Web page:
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Survey: More Research Patents, Start-Ups in 2016

Start-Ups from research chart

Start-Ups formed from research, 2012 to 2016 (Association of University Technology Managers)

28 November 2017. A survey of universities and other institutions shows the number of patent filings and new start-up companies resulting from federally-funded research climbed in 2016. The annual poll by Association of University Technology Managers, or AUTM, also reports a sharp increase in the number of start-up enterprises that ceased operations in 2016.

The annual survey compiled data on research funding, intellectual property, and start-up activity from 195 universities, research institutes, and hospitals in the U.S., out of 309 institutions queried. The results show 1,024 new companies were formed to commercialize research conducted at these institutions, up slightly from the 1,012 new companies formed in 2015, a rate of nearly 3 start-ups per day. Nearly three-quarters of these new enterprises (73%) are located in the same states as the institutions. In addition, companies formed from scientific research turned out some 800 new products in 2016.

At the same time, 331 companies based on science closed in 2016, an increase of 37 percent from 2015. Nearly 500 of these new start-ups provided equity to the institutions holding the intellectual property rights to the technology, as compensation for licensing the technology for commercialization. Taking equity for licenses helps conserve cash in a start-up company.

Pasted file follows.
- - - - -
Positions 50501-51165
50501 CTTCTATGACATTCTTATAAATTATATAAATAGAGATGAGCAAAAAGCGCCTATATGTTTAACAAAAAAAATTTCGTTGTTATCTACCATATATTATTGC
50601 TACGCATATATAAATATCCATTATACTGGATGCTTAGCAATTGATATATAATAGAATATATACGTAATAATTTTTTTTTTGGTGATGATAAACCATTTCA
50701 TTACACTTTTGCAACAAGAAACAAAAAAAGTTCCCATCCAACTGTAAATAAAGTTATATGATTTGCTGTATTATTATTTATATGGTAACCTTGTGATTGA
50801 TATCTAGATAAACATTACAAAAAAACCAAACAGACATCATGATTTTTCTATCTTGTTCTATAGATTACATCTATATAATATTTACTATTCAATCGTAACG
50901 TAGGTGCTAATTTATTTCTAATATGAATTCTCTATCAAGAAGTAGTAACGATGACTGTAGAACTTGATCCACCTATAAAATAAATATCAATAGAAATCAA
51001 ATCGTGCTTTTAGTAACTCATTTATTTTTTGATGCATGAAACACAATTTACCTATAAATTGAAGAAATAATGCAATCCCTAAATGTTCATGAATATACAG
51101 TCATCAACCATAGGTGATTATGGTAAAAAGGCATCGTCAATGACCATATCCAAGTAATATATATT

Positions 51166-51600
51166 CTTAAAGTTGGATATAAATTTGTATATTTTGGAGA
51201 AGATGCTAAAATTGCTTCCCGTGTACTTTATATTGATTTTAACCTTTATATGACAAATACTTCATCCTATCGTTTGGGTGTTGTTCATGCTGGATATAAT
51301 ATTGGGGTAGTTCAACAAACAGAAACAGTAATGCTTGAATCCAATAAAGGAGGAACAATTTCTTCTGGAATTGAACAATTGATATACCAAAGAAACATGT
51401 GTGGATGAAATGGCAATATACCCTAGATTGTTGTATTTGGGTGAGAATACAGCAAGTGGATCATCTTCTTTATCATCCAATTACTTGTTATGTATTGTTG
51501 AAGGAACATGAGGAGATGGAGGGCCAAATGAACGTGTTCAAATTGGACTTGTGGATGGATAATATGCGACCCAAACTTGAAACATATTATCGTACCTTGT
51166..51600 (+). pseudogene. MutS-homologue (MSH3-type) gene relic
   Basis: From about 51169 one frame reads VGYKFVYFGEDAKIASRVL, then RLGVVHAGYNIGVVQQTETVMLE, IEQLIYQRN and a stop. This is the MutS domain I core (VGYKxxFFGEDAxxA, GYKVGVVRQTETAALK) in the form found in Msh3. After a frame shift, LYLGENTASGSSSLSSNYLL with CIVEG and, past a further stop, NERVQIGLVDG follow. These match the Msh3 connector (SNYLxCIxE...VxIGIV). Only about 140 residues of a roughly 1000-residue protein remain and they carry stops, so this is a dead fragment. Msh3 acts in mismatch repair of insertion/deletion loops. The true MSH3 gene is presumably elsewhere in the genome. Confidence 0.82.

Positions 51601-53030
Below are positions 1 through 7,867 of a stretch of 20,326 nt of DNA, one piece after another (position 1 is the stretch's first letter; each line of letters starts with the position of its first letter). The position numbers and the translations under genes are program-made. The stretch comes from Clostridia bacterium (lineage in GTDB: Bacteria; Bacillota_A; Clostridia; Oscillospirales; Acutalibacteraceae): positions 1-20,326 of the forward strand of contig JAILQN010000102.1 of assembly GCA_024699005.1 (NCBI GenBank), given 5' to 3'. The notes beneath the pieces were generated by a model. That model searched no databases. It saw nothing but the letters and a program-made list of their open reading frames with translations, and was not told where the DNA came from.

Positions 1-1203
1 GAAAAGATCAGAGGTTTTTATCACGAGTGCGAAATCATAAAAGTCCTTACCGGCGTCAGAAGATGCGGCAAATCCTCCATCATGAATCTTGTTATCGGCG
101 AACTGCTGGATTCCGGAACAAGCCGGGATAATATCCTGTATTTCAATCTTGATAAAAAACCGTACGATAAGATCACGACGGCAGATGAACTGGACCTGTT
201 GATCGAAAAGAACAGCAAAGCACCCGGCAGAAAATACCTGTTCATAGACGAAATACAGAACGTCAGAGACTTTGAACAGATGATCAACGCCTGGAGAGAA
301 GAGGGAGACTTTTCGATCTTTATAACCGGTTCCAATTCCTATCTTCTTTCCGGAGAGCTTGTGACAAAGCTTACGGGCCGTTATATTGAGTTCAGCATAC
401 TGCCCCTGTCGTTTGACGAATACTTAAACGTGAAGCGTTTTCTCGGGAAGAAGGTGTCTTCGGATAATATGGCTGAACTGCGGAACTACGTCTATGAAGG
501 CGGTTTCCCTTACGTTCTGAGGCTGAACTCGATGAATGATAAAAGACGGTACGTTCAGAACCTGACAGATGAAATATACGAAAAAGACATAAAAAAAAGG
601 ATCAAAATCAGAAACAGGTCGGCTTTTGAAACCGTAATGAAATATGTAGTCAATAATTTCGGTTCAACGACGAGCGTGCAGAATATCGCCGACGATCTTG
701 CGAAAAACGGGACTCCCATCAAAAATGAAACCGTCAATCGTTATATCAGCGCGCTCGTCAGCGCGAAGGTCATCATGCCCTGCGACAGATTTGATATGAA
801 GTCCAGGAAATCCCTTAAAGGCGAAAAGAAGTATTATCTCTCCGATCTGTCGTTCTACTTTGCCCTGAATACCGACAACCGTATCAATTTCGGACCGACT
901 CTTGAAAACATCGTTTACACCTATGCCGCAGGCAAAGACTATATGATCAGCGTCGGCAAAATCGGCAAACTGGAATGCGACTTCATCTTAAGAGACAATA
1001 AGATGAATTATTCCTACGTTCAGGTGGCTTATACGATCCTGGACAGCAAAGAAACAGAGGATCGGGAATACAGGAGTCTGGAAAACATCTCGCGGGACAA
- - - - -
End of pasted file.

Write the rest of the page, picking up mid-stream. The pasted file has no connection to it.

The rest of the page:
The survey shows patenting by research institutions continued with steady gains compared to 2015. The number of provisional patent applications, an early form of patent placeholder, increased to 12,114 filings in 2016, a 5 percent increase over 2015. Nearly 16,500 new patents based on research at these institutions were filed in 2016, an increase of 3 percent compared to 2015, while more than 7,000 new U.S. patents were issued to the institutions in 2016, a 5 percent gain over the previous year.

Patent applications filed outside the U.S. jumped by a third (34%) in 2016. “There are many reasons,” says Mary Albertson, president of AUTM, referring to this increase in a statement, “including a wider dissemination of U.S. inventions worldwide and a desire for stronger patent rights outside the United States because of recent anti-patent case law and legislation.”

Another indicator of research commercialization is invention disclosures, where researchers report internally on new and innovative discoveries with market potential before filing a patent. The number of new invention disclosures, says AUTM, has been increasing over the past 5 years, and now reaches nearly 26,000, an average of 133 disclosures per responding institution.

Data on licensing and royalties at these institutions reveals a mixed picture. Most (70%) licenses of intellectual property at reporting institutions went to small and start-up companies, while licensing with larger companies declined by 16 percent compared to 2015. In addition, individual licenses generating more than $1 million remains less than 1 percent of the total. Income from licensing and royalties to the institutions in 2016 increased nearly 18 percent compared to 2015, but much of that gain is attributed to special factors that prevented some institutions from reporting in 2015.

The findings also indicate less interest in licensing and options — an intent to license — involving risk. In 2016, the institutions report a 7 percent drop in option agreements, as well as 2 percent decrease in exclusive licenses compared to 2015. The number of non-exclusive licenses, however, increased by 2 percent.

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